Zhang, Hongtu, Interview with Jonathan Hays. Boundaries in China. London: Reaktion Books Ltd, 1995

Zhang, Hongtu, Interview with Martin Powers, Ars Orientalis Volume 49, Michigan Publishing, 2018

Guan Zilan

Guan Zilan (关紫兰; January 1903 – 30 June 1986) was a Chinese avant-garde painter. She was born in Shanghai, China. She was one of the most famous female artists in China in the 20th century and was the first artist to introduce Fauvism to China. She was known for applying Western painting style to Chinese traditional subjects.

Her parents were successful textile merchants involved in textile design, which exposed Guan to artistic education since her childhood. She went to school at the Shanghai Shenzhou Girls’ school before attending the China Art University where she studied western painting under the famous artist, Chen Baoyi and Hong Ye. Guan Zilan went aboard to Japan at the Tokyo Institute of Culture: Bunka Gakuin, to pursue painting, after graduating in 1927. She was influenced a lot by western modern art, especially post-impressionism and, more notably, fauvism.

Guan became very famous both in Japan and China, she was regarded as the embodiment of the “modern girl,” as a female artist trained in western styles. After she returned to China, she became a professor at Shanghai art college. After 1949, when the communists took over China, she worked at the Shanghai Research Institute of Culture and History and became a member of China Artists. She changed her artistic style to align with socialist realism dominant in Communist China. She was a leader among female artists until the start of the Cultural Revolution in 1966 when she stopped painting.

Her most famous work is Portrait of Miss L. (1929).


“Guan Zilan – 12 Artworks – Painting”. 2022. Www.Wikiart.Org. https://www.wikiart.org/en/guan-zilan.

“Guan Zilan – Chinese New Art – Chinesenewart”. 2022. Chinesenewart.Com. https://www.chinesenewart.com/chinese-artists15/guanzilan.htm.

“Guan Zilan – Wikipedia”. 2022. En.Wikipedia.Org. https://en.wikipedia.org/wiki/Guan_Zilan.

Feng Zikai

Regarding Chinese cartoons, Feng Zikai (1898-1975) is one of the representatives whose art works involve a variety of topics, and he was also well-known writer, calligrapher, scholar, musician, and translator. Feng was a native of Tongxiang in Zhejiang Province (the South China), who was born during a turbulent period. During the first half of Feng’s life, he has experienced the major reform of Chinese society and various significant conflicts and wars, such as Sino-Japanese War and civil wars. Since the experience of studying abroad in Japan in the spring of 1921, Feng has received great influence from the Westernization and Japanese arts. Also, Feng’s works have strong concerns of Buddhist belief, humanitarianism, and individualism. After the publication of his Zi Kai Man Hua (the collection of Feng’s cartoons) in 1924, Feng was regarded as the father of contemporary Chinese cartoons. Hu Sheng Hua Ji (Paintings for the Preservation of Life) was created between 1927 and 1973, which is one of his most famous art works that involves profound Buddhism inspiration.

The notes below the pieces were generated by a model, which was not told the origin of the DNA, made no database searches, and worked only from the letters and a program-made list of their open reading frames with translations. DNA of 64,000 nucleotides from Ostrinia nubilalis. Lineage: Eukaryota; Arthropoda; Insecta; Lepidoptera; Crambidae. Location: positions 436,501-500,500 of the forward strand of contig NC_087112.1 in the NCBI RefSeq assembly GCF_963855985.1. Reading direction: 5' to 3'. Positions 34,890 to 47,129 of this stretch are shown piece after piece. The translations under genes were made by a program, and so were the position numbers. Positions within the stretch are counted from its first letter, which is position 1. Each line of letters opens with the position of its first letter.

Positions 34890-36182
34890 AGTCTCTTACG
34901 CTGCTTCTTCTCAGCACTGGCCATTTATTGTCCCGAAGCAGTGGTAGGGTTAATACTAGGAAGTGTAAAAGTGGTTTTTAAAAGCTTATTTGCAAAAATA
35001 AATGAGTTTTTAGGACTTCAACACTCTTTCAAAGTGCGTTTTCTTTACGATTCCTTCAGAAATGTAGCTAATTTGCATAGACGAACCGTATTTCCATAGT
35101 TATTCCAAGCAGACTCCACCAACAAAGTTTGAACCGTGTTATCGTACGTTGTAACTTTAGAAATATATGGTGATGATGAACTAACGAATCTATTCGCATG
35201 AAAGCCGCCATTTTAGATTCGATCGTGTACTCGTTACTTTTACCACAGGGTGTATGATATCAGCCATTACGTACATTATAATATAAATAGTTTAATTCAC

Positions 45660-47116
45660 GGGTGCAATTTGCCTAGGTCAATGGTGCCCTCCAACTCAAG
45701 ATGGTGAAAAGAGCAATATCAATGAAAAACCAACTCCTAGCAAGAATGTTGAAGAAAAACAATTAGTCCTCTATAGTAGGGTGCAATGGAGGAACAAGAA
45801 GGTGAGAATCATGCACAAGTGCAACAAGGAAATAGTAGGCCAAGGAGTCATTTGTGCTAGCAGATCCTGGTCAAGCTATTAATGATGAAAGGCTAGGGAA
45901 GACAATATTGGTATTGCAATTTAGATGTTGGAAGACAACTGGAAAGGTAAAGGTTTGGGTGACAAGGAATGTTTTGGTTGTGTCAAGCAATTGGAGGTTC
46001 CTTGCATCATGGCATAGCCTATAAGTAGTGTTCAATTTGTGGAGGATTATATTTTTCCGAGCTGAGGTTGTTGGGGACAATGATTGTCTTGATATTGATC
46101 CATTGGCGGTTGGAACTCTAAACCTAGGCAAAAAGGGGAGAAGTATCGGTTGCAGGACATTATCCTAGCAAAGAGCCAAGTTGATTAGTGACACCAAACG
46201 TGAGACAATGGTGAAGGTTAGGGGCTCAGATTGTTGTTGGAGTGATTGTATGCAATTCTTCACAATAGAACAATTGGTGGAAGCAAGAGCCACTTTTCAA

Lin, Su-Hsing. “Feng Zikai’s Art and the Kaiming Book Company: Art for the People in Early Twentieth Century China”. The Ohio State University / OhioLINK, 2003.

Huang Yong Ping Artist Bio

Huang Yong Ping was a Chinese-French contemporary artist who was born on February 18th, 1954. He was born in Xiamen which is an fourth largest island in the Fujian providence. He is a self taught artist, but later went back and graduated from an art school in Hangzhou. At the age of 35 he traveled to Paris which was a contemporary art exhibition. This was when he fell in love with France and moved there for the rest of his life until his passing on October 20th, 2019. Huang was in Paris during the Tiananmen Square massacre however decided not to return to China after that. He then also change his focus primarily on Taoist and Buddhist philosophies. He became one of the most famous, controversial, and pro China Avant-garde artist. He is the founder of the group Xiamen Dada. The motto for this group was Zen is Dada, Dada is Zen.

“Huang Yong Ping.” Kamel Mennour, https://kamelmennour.com/artists/huang-yong-ping.

Zhang Daqian Bio